GIF: Nats CF Trea Turner makes amazing diving grab vs. Orioles

Trea Turner has made a few plays in center field this year that may have made some forget he's just learning the position. He was drafted as a shortstop and remained an infielder for almost all of his minor league career.

On Wednesday night, though, he made his best play yet in the very first at-bat of the Nats' game against the Orioles. Adam Jones launched a long flyball to the right-center field gap and Turner tracked it down in a full sprint. He dove and made a fantastic grab to rob Jones of a would-be double.

See the amazing play for yourself:

Turner is an absolute blur.

[RELATED: Olympian Katie Ledecky visits Nats Park, players enthralled with medals]

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Worley denied game ball after first save

Worley denied game ball after first save

BALTIMORE—Vance Worley filled out another line in his statistical record on Tuesday night. Worley pitched the final three innings of the Orioles’ 8-1 win to record his first career save. 

Like Ubaldo Jimenez on Aug. 7, who also picked up his first save, Worley didn’t know he had done that.

“No. I was just worried about making pitches and getting it over as quick as I could,” Worley said.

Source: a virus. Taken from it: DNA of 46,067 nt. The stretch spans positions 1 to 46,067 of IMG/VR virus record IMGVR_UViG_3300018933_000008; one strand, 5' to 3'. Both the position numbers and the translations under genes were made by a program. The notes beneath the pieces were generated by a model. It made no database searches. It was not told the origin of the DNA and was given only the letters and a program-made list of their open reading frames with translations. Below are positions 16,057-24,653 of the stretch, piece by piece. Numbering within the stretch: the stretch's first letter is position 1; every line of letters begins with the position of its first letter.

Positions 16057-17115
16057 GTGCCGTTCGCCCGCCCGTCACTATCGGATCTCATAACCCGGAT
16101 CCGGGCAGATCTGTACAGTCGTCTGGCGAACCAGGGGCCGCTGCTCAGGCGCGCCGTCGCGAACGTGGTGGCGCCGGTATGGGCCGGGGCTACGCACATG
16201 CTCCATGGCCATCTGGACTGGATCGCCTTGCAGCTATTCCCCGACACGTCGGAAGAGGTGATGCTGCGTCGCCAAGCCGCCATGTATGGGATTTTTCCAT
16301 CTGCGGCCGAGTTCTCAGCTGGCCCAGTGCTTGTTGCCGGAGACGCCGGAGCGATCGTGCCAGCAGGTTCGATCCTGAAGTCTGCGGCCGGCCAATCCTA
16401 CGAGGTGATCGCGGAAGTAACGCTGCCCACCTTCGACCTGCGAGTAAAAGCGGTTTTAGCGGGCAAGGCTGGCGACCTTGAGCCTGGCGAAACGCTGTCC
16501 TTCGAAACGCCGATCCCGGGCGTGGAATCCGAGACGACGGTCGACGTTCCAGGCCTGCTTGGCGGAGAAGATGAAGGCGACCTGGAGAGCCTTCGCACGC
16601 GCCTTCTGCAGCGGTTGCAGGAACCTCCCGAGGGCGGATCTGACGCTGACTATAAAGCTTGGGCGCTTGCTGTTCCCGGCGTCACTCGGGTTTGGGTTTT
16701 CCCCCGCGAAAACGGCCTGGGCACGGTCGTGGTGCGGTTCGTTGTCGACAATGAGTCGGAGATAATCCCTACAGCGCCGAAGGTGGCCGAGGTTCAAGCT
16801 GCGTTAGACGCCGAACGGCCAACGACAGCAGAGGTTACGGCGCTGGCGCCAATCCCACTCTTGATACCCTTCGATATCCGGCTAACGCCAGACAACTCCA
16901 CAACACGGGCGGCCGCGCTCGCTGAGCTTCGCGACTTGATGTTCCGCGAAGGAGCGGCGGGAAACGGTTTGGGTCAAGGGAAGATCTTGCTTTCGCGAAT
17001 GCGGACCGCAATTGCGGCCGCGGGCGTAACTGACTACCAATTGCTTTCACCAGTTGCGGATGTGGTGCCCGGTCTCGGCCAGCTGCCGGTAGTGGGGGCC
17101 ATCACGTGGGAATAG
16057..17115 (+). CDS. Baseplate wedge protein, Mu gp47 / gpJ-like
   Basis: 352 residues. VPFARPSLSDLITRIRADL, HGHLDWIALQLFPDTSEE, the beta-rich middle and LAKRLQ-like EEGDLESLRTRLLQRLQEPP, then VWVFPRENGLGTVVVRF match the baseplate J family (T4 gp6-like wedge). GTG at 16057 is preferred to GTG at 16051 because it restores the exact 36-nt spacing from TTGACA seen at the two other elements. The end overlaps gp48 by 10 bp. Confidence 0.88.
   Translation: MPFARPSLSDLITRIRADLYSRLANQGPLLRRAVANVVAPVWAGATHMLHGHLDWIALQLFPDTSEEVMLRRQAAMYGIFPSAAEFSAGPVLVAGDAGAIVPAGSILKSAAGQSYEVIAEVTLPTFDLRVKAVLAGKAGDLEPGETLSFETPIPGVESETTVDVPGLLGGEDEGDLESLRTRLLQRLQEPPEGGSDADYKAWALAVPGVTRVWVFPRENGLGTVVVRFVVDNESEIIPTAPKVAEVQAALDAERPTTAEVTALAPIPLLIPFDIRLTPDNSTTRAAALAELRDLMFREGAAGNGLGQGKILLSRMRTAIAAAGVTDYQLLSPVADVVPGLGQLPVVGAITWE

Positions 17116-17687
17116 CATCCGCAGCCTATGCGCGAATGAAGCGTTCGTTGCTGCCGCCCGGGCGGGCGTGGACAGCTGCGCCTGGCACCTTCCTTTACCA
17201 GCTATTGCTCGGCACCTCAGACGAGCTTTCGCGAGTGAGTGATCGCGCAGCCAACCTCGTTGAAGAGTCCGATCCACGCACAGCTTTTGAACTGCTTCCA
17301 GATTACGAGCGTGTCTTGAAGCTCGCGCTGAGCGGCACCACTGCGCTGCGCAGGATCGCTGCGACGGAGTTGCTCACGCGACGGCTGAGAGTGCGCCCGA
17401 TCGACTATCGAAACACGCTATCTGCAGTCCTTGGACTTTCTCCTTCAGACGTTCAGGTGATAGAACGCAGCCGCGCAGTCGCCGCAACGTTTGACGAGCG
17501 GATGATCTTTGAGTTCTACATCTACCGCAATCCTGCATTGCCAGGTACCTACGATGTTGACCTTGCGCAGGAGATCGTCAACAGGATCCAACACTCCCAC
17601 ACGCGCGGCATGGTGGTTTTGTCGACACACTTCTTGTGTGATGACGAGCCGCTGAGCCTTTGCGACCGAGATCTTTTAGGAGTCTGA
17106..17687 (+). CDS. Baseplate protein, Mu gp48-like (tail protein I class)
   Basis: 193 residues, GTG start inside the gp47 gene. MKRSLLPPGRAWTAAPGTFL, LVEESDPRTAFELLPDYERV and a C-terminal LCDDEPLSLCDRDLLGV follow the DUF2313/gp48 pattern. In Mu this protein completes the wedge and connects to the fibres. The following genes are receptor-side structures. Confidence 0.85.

“It felt good. The first inning was a little rough, but after that I settled down and made some pitches and closed it out.”

Worley is an extremely versatile pitcher. He’s started four times, and now he’s gotten a save.

“It’s just another thing that I can say that I’ve done. This year, I’ve done every role now, now that I have a save. Excited to have it under my belt and just being able to contribute,” Worley said. 

“I just wait on that call. I’m pretty much ready from the first pitch of the game. I know that at some point of that game, I could get a call whether it’s early, middle of the game, end of the game. It depends on the score, how our other pitchers are doing, do they need a blow? I’m the guy they call on.”

Worley learned he had gotten the save after Clint Robinson flied to Nolan Reimold in left to end the game.

“I heard the announcer say that I got my first major league save, so that was cool. I then asked Nolan for the ball, and he says: ‘I threw it in the stands.’ I didn’t want that ball anyway,” Worley joked.

MORE ORIOLES: SHOWALTER SAYS JIMENEZ IS ORIOLES' BEST OPTION TO START